HIV Success Stories on Capitol HillBy Patrick Carney
Norah Matyama's tenth birthday was a memorable one. It was the day she learned she is infected with HIV.
After hearing the news, her fearful first question betrayed her innocence—did her diagnosis mean she couldn't have birthday cake?
Norah didn't want her illness to become her identity. She just wanted to be a child.
In an attempt to avoid the stigma of the disease, Norah gave up taking her medicine shortly after being diagnosed. But it was too late. Norah was shunned by her classmates. She had nobody to talk to.
Then, she found a Catholic Relief Services program for orphaned and vulnerable children in Uganda.
With the help of the CRS program, Norah got back on a daily regimen of taking her medicines and decided she would help other children who were infected with the virus.
As a 10-year-old, Norah, now 19, started a support group for youth with HIV. Her group, 28 members strong, offers children with HIV a chance to talk about their fears, encourage each other to take their medicine and socialize.
14-Year-Old Heads Household
CRS recently brought Norah and two others from Africa to Capitol Hill to show Congressional staffers the faces of young adults thriving because of the assistance they received through CRS programs funded by the U.S. government. CRS receives funding for its HIV programs from a variety of sources, including the President's Emergency Plan for AIDSRelief (PEPFAR), the largest commitment by any nation to fighting HIV. This year, Congress has authorized PEPFAR to provide up to $6.7 billion to combat HIV around the world. With PEPFAR funds, CRS provides a wide spectrum of care, including antiretroviral treatment and support for families.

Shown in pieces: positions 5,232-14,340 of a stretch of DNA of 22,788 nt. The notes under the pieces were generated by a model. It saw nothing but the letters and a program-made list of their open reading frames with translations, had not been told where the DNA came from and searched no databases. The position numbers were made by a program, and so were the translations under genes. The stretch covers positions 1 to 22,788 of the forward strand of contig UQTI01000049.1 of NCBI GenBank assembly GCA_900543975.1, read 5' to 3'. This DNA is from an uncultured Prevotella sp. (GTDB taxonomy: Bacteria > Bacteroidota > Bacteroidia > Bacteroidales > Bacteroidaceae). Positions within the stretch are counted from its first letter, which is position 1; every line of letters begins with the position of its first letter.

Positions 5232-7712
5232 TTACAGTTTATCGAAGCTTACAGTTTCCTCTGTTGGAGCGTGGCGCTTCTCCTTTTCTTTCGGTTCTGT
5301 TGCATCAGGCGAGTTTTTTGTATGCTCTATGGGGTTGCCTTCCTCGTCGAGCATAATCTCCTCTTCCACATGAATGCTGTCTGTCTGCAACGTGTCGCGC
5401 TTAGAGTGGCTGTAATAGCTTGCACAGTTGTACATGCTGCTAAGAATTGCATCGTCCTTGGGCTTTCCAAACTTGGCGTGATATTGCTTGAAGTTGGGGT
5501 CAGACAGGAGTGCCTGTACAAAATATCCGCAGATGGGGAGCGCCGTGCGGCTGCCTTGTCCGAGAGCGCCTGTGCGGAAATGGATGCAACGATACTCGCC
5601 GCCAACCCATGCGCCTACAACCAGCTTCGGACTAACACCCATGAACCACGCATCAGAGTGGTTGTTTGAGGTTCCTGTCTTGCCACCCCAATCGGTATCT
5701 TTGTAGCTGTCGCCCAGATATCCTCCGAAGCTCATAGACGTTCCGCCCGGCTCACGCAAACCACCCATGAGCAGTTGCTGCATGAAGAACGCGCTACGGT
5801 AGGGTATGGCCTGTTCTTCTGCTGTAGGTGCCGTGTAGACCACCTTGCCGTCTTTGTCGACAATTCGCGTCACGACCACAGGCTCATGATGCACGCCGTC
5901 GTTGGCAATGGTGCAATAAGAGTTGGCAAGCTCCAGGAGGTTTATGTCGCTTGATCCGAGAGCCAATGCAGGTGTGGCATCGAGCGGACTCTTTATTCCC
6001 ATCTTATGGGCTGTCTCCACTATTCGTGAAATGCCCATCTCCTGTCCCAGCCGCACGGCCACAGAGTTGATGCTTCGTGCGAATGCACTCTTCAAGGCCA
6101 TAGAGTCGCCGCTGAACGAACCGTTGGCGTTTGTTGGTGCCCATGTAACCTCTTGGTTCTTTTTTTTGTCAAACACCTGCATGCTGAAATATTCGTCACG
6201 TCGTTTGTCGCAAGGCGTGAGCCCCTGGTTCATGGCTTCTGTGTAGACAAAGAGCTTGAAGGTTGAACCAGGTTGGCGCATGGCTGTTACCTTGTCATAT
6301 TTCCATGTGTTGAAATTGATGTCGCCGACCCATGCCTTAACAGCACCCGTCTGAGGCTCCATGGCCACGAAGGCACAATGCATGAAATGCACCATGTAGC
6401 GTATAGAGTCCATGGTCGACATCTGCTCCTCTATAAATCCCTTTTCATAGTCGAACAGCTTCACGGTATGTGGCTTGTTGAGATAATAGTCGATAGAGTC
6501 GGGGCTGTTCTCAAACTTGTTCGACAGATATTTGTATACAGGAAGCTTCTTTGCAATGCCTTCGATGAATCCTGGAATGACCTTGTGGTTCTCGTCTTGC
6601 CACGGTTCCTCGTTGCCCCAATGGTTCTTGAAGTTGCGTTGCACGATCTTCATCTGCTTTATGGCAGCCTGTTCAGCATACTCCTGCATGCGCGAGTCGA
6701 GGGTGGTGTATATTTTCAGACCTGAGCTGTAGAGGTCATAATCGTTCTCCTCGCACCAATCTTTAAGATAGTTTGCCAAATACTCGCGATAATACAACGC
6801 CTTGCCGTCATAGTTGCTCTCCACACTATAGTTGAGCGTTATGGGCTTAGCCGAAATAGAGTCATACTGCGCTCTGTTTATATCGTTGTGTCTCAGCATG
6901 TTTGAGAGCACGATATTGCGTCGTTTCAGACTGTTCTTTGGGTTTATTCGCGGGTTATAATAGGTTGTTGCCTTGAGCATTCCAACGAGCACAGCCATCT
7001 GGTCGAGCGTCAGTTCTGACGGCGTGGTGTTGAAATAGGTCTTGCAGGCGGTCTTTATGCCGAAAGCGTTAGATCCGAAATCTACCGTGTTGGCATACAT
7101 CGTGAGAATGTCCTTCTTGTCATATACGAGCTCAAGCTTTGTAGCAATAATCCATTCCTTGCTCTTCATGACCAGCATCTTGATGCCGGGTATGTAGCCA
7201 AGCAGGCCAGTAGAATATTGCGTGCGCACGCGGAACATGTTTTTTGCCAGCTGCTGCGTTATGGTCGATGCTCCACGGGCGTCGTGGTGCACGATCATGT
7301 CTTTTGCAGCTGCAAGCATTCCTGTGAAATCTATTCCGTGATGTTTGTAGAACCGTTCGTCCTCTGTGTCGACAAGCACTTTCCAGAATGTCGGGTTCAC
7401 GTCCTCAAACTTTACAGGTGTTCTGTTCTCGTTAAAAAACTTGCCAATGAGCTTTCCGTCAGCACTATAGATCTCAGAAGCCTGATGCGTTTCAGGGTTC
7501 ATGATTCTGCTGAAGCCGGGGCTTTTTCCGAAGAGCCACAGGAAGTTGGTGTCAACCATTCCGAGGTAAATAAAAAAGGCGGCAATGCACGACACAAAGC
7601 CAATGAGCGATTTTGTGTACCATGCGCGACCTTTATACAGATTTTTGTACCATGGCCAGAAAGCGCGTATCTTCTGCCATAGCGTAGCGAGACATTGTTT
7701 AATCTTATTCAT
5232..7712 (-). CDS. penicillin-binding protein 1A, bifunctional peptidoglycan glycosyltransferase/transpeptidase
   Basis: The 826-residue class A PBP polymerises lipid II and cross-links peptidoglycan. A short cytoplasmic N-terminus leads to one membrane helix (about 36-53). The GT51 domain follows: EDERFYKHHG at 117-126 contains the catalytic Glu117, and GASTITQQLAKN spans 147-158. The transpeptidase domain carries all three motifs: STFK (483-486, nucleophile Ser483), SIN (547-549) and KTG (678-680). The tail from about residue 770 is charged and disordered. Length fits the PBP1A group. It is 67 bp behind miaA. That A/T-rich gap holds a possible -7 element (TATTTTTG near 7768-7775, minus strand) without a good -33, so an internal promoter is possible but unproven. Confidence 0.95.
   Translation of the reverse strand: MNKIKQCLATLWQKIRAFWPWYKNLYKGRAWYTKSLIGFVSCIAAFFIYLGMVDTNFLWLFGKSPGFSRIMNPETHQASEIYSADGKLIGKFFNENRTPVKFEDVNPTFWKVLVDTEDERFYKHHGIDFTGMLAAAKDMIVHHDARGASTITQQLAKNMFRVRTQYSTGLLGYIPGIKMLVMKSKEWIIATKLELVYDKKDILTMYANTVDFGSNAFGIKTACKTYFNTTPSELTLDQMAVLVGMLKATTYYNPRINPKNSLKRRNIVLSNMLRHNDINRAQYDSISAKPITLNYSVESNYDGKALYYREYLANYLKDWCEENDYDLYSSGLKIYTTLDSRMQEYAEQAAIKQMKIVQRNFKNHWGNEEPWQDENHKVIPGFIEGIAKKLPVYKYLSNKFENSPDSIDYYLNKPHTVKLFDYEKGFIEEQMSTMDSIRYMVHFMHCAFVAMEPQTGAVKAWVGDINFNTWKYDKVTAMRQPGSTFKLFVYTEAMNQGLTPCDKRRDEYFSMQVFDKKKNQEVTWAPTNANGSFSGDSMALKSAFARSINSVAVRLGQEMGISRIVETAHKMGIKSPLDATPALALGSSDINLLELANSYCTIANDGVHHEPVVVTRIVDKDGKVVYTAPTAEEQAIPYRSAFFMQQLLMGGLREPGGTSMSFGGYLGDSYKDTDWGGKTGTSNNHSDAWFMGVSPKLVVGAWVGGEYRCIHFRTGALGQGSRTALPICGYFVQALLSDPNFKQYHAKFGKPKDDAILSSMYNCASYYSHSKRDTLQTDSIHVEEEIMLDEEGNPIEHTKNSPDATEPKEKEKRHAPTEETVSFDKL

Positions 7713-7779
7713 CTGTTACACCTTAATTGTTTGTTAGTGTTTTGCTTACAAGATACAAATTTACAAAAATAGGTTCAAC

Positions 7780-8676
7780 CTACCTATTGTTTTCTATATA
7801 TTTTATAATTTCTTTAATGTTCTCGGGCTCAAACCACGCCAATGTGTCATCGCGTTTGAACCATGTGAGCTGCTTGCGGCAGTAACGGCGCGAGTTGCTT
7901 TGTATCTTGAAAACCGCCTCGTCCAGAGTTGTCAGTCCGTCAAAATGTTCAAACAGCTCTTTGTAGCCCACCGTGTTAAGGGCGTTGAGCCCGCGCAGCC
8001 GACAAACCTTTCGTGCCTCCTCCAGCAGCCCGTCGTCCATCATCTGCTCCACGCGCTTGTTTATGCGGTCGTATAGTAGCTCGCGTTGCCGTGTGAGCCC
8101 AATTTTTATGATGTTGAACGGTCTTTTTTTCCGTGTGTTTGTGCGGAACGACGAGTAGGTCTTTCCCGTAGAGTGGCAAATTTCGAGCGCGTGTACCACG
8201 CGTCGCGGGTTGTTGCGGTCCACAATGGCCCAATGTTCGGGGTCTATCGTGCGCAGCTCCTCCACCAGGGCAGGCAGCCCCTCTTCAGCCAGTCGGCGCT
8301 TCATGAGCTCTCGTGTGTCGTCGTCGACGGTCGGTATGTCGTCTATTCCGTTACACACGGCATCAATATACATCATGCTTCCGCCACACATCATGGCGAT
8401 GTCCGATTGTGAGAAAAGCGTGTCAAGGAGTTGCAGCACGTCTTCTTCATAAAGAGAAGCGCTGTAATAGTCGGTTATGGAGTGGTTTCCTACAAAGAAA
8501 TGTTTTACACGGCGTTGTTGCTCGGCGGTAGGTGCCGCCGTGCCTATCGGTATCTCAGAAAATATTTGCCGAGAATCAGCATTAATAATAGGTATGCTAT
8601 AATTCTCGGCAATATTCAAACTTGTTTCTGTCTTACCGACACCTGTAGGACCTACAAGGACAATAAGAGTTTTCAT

Abel Inalegwu stood before the staffers assembled inside the Cannon House Office Building. The 22-year-old Nigerian spoke of a childhood cut short by the death of his parents.
At the age of 14, Abel became the head of his household, looking after his four younger siblings. He enrolled his family in a CRS program for orphans and vulnerable children. The program helped Abel, who lost his parents, learn about ways to earn and save money to provide for his family.
Abel spoke about how the program helped him earn enough money to pay for his first motorcycle, which helped him start working as a motorcycle taxi driver.
After he started earning enough money to care for his siblings, Abel withdrew his family from the program to open up spots for other children to receive help. Then, wanting to give back to his community, he adopted a 4-year-old orphan from his community.
'Potential in Us All'
Sitting at a boardroom table in the Russell Senate Office Building, Tichaona Mudhobhi, a 20-year-old from Zimbabwe, spoke about the impact of the CRS programs and his hope for the future.
Tichaona silenced the room as he spoke of the darkest days of his life as a child growing up with HIV. He credits a CRS program, Children Living with HIV and AIDS, with helping him persevere.
"I thought I was a nobody. But, now I think I'm somebody in my life," Tichaona said. "We need to be someone in life. God created potential in us all."
Later, at the group's last meeting of the day, Tichaona paused and looked at the faces in the room. For a moment, this was not a day to talk about the statistics of those helped or the dollars spent. This was a moment for people in Washington to see the faces of people who have flourished because of their help and for Tichaona to see the faces of those who made a difference in his life. He made sure those assembled knew how much of a difference their help made to orphaned and vulnerable children across the world.
"You've been a mother to the motherless."